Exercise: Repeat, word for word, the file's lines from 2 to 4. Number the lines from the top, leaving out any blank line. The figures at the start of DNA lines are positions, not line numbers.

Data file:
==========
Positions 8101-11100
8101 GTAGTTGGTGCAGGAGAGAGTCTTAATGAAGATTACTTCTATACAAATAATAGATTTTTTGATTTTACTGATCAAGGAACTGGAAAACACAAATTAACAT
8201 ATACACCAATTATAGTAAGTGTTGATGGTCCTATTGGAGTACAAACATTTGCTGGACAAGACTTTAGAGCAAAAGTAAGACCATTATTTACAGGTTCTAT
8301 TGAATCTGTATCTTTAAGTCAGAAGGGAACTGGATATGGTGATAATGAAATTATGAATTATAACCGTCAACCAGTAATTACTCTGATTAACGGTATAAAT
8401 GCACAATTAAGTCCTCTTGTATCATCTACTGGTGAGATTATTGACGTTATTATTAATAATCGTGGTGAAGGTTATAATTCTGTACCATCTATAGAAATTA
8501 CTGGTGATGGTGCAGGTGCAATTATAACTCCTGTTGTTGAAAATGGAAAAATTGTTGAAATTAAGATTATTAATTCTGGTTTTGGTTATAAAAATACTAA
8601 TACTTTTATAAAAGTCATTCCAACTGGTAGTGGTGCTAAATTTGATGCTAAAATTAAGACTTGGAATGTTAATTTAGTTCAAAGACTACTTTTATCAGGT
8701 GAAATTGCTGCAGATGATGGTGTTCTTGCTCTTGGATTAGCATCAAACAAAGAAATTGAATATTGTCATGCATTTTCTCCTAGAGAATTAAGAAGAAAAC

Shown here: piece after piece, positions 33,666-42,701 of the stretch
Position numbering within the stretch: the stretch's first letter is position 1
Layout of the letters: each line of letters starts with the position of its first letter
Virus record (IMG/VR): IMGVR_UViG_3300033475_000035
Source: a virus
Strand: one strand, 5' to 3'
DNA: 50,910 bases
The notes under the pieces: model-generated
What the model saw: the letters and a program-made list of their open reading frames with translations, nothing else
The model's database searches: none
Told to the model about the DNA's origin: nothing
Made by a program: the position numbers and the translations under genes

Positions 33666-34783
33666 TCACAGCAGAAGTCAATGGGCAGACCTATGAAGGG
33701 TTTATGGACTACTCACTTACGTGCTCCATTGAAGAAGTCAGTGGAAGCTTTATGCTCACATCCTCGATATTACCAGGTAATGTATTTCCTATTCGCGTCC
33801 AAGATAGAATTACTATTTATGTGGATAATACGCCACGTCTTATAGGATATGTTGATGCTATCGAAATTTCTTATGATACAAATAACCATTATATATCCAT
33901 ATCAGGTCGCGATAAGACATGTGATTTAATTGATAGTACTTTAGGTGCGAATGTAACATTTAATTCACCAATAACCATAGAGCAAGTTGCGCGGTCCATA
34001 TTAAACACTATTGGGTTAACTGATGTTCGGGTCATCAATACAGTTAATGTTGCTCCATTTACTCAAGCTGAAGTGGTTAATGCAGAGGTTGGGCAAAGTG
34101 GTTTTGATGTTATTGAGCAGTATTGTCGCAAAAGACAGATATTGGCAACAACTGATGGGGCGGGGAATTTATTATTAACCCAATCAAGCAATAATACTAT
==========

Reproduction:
8101 GTAGTTGGTGCAGGAGAGAGTCTTAATGAAGATTACTTCTATACAAATAATAGATTTTTTGATTTTACTGATCAAGGAACTGGAAAACACAAATTAACAT
8201 ATACACCAATTATAGTAAGTGTTGATGGTCCTATTGGAGTACAAACATTTGCTGGACAAGACTTTAGAGCAAAAGTAAGACCATTATTTACAGGTTCTAT
8301 TGAATCTGTATCTTTAAGTCAGAAGGGAACTGGATATGGTGATAATGAAATTATGAATTATAACCGTCAACCAGTAATTACTCTGATTAACGGTATAAAT